On the eve of Tuesday’s Wisconsin gubernatorial recall vote that has become a proxy for the national election, labor organizers and Democrats remain plagued by missteps, internal squabbles and money woes that could reverberate into November.
Labor activists have long argued that their superior ground game will offset the considerable financial advantage enjoyed by Republican Gov. Scott Walker and his allies. But tea party and conservative organizers have mounted a formidable get-out-the-vote operation that is putting unions to the test. Some argue that union leaders may end up wishing they had never sought to oust Walker to begin with, especially given Wisconsin’s role as a key presidential swing state.
Republicans in Wisconsin “have oiled their machine without [GOP presidential nominee] Mitt Romney having spent a dollar on it,” said Joshua Spivak, a senior fellow at Wagner College’s Hugh L. Carey Institute for Government Reform. “And it plays into the basic Republican narrative ... that Democrats are spendthrifts and can’t be trusted with money.”
Of course, the race could still tilt against Walker despite his slight edge in the polls in recent days. Even if Walker remains in office, his opponents could manage to unseat one of the four GOP state Senators also facing recall votes, handing Democrats control of the state Senate.
The costly and hard-fought recall, which has broken Wisconsin records with more than $63 million in spending, most of it from outside the state, has sent a signal to other GOP governors not to pass anti-collective-bargaining laws such as the one Walker championed, labor organizers argue. Led by a coalition of unions and progressive activists under the umbrella of We Are Wisconsin, the recall effort has also given labor organizations a new model for how to partner with nonunion voters and community groups, the labor leaders say.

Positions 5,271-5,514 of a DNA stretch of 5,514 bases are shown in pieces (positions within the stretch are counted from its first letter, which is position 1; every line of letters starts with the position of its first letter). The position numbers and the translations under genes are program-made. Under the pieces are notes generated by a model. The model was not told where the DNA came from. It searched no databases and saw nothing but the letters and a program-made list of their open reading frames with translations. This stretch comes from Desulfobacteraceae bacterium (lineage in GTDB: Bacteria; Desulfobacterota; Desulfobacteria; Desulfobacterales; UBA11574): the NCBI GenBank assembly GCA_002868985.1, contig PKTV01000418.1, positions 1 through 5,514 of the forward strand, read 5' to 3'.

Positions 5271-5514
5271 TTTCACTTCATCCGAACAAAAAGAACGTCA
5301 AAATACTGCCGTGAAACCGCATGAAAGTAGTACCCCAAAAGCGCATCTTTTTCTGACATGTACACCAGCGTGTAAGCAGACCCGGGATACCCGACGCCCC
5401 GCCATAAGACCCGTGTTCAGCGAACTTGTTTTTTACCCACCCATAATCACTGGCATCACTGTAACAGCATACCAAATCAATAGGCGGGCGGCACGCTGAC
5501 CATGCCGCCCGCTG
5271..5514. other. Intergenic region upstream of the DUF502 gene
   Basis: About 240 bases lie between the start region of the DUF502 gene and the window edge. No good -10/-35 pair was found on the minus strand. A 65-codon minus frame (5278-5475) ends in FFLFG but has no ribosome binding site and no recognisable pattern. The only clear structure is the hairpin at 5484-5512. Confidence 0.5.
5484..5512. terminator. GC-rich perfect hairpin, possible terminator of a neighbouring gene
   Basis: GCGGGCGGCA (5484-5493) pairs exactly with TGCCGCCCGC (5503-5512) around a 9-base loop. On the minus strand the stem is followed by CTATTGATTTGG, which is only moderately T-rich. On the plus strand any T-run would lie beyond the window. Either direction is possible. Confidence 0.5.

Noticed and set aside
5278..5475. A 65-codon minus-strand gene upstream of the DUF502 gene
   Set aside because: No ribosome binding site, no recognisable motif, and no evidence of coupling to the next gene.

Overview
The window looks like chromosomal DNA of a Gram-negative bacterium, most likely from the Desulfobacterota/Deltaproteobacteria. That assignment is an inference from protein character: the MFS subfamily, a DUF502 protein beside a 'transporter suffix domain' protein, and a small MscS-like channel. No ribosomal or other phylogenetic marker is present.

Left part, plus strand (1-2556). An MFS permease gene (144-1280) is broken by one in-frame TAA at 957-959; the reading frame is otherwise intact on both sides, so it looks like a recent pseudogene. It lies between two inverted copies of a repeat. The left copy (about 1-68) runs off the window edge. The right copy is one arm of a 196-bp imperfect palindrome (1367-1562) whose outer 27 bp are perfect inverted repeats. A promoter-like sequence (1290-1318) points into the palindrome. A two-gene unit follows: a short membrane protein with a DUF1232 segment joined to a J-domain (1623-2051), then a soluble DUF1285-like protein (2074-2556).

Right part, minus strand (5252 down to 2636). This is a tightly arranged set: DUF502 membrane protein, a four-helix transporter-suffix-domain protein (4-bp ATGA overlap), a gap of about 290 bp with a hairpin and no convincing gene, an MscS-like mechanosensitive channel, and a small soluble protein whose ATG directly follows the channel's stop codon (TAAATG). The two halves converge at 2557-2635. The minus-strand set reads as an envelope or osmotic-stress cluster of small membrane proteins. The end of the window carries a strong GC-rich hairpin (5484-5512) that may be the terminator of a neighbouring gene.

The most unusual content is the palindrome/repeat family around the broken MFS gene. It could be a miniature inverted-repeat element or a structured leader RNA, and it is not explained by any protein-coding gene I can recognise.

“I think it’s been a lesson learned and an example built,” said Bruce Colburn, vice president for SEIU Healthcare Wisconsin, a Service Employees International Union local representing nurses and health care workers. “Because the story of Wisconsin isn’t just what Walker and the right wing did to the people of Wisconsin. It’s the people fighting back and building these new organizations and ways of working with each other.”
Still, the SEIU and its allies, including the American Federation of State, County and Municipal Employees and the AFL-CIO, squandered time and money on a contentious primary that saw labor favorite Kathleen Falk edged out by Milwaukee Mayor Tom Barrett for the right to go head-to-head against Walker.
Sen. Dianne Feinstein, D-Calif., chairman of the Senate Intelligence Committee, speaks with reporters in the Capitol after a speech on the Senate floor that accused the CIA of searching computers set up for Congressional staff for their research of interrogation programs.